This season, some of you will be confronted with a situation you’ve never experienced before: sitting on the bench. It happens to all kinds of players and at every level– if there is an older, more experienced, or better player ahead of you when you make your high school team, you will have to learn how to sit. College is the same way. With 9 guys on the field and rosters as big as 35 guys, there are a lot of players on the bench.
Sitting isn’t easy. First, it takes an attitude adjustment. Just because you’re sitting, don’t think for a second that your coaches aren’t watching you. They want to see if you’re staying involved, watching the game intently, and learning from what’s going on out on the field. They want to see if you’re a team guy, or if you’re pulling only for yourself. It doesn’t mean you have to like being on the bench, but they want to see that you understand that it’s a team game and you are willing to help the team, even when you’re not getting your way. Believe it or not, bench players can make big difference in outcomes, even if they don’t get in the game. Second, you have to stay prepared to go into the game at a moment’s notice. You never know when a guy is going to get hurt, or is going to do something that causes the coach to pull him from the game. You have to be ready both mentally and physically to do one of the most difficult things in sports—come off the bench and be ready to hit the ground running. Finally, make practice your game. For bench players, practice becomes the place where you can show the coach that you deserve a shot. Practice hard, stay focused on improving, and keep being ready to take advantage of your in-game opportunity when it comes.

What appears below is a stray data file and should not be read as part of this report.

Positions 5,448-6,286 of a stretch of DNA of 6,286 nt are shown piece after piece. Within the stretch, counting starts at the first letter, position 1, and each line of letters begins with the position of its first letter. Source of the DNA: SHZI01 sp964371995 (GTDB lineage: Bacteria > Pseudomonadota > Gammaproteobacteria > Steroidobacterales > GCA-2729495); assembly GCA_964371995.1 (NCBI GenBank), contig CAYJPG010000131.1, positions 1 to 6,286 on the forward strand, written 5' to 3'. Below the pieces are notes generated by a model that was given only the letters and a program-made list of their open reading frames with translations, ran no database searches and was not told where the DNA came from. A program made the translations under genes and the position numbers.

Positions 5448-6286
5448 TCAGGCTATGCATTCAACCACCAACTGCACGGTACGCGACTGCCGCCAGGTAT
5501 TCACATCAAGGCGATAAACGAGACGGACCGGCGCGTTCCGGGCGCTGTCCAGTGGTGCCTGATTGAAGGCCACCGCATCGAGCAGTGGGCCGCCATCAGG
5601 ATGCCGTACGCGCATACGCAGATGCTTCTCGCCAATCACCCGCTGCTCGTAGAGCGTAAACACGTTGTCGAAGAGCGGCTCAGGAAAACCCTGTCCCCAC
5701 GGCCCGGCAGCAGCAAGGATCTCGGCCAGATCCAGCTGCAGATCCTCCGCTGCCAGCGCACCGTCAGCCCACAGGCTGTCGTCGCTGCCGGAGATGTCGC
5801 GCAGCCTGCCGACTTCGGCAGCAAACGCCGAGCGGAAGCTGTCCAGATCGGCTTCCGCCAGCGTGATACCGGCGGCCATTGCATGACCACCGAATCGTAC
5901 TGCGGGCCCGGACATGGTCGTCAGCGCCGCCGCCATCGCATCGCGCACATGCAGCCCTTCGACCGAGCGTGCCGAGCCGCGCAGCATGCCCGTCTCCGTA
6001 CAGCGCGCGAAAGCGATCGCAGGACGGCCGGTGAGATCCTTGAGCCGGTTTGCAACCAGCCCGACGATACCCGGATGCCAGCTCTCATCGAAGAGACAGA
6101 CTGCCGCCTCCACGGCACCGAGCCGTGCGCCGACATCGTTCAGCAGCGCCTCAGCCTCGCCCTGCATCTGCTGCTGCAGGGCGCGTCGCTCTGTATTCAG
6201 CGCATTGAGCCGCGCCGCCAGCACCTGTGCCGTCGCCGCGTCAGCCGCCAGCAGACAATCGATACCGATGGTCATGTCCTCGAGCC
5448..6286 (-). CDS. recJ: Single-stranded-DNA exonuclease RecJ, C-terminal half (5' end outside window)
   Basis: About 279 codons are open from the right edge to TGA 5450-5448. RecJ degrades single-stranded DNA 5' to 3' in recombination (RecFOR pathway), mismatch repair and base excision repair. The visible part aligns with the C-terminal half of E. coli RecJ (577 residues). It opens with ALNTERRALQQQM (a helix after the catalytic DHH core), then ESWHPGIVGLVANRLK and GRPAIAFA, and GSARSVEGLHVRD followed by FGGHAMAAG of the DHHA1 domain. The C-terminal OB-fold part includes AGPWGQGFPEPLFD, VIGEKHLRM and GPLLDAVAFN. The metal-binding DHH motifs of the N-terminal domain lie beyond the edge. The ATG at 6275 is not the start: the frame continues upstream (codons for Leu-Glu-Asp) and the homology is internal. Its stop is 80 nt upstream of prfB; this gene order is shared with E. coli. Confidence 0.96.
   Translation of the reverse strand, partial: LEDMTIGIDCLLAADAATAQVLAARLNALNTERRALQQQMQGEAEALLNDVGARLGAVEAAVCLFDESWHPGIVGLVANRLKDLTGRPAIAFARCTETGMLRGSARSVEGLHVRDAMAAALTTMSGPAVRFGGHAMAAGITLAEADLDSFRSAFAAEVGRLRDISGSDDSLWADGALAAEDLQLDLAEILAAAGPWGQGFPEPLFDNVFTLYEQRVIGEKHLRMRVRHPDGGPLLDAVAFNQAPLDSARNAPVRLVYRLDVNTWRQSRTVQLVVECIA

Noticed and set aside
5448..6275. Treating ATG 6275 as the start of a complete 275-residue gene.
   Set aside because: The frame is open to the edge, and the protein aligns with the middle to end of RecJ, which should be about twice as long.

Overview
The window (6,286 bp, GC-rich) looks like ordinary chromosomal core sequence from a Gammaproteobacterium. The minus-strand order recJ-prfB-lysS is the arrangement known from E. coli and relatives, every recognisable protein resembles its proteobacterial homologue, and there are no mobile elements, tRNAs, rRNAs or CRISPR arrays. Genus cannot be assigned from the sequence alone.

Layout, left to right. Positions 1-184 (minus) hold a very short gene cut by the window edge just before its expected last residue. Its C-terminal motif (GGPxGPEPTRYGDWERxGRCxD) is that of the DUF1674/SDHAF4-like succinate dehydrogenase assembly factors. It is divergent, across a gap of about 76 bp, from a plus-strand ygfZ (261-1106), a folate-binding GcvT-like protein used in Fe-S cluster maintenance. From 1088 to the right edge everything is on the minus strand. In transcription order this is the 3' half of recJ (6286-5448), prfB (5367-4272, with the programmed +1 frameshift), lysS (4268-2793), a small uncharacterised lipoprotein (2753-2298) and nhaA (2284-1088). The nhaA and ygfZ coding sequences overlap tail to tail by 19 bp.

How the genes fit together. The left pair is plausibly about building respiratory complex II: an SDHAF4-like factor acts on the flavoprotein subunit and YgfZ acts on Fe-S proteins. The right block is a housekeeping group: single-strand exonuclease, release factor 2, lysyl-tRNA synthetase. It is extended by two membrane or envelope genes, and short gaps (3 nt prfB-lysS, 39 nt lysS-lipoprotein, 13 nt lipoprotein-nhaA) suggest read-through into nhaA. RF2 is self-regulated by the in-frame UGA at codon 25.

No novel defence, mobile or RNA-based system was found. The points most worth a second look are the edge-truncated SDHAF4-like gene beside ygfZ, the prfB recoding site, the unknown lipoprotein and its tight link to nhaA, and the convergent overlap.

You never want to get used to being on the bench, but here are a few tips for adjusting to life on the bench.
- Talk about the game. It’s hard to stay involved while you’re on the bench. Find someone else who is sitting and start a conversation about the game. Talk about pitch selection, defensive positioning, and what players on the field are doing, right or wrong.
- Pick pitches and steal signs. You can be invaluable if you can pick pitches or steal signs. Don’t believe us? Read this example of bench players making a huge difference in the outcome. Try and find something the pitcher is doing that gives away what he’s about to throw. See if you can figure out the pitching coach’s signs to the catcher, or the third base coach’s signs to the hitter.
- Watch the guy playing your position. Learn from him. Why is he playing while you’re sitting? If you can answer that question and start improving, you better your chances of getting more playing time and closing that gap.
- Stay loose. Go for a jog between innings. Stretch. Keep your arm loose by warming up the outfielder. Be ready to go at a moment’s notice.
- Simulate at bats. It might look weird, and people might ask you what you’re doing, but it’s the best way to stay prepared to take an at bat while you’re on the bench. Pick a hitter in the lineup who is similar to you, and every time that he comes up to the plate, you can simulate an at bat. Get your batting gloves, bat, and helmet. Make your plan. Watch the pitches and see what you would swing at. Stay mentally in the game.
- Do not pity yourself. Everyone knows that sitting on the bench is hard. But if you make it clear that you are upset that you’re on the bench, people will not feel bad for you. They will see you as a bad teammate. Keep a team-first mentality.
- Seize your opportunity. You might get just a few chances to prove yourself. Be ready for every opportunity and do your best. Have a quality at bat. Throw strikes. Make the routine plays. Show that you are ready to get off the bench and play.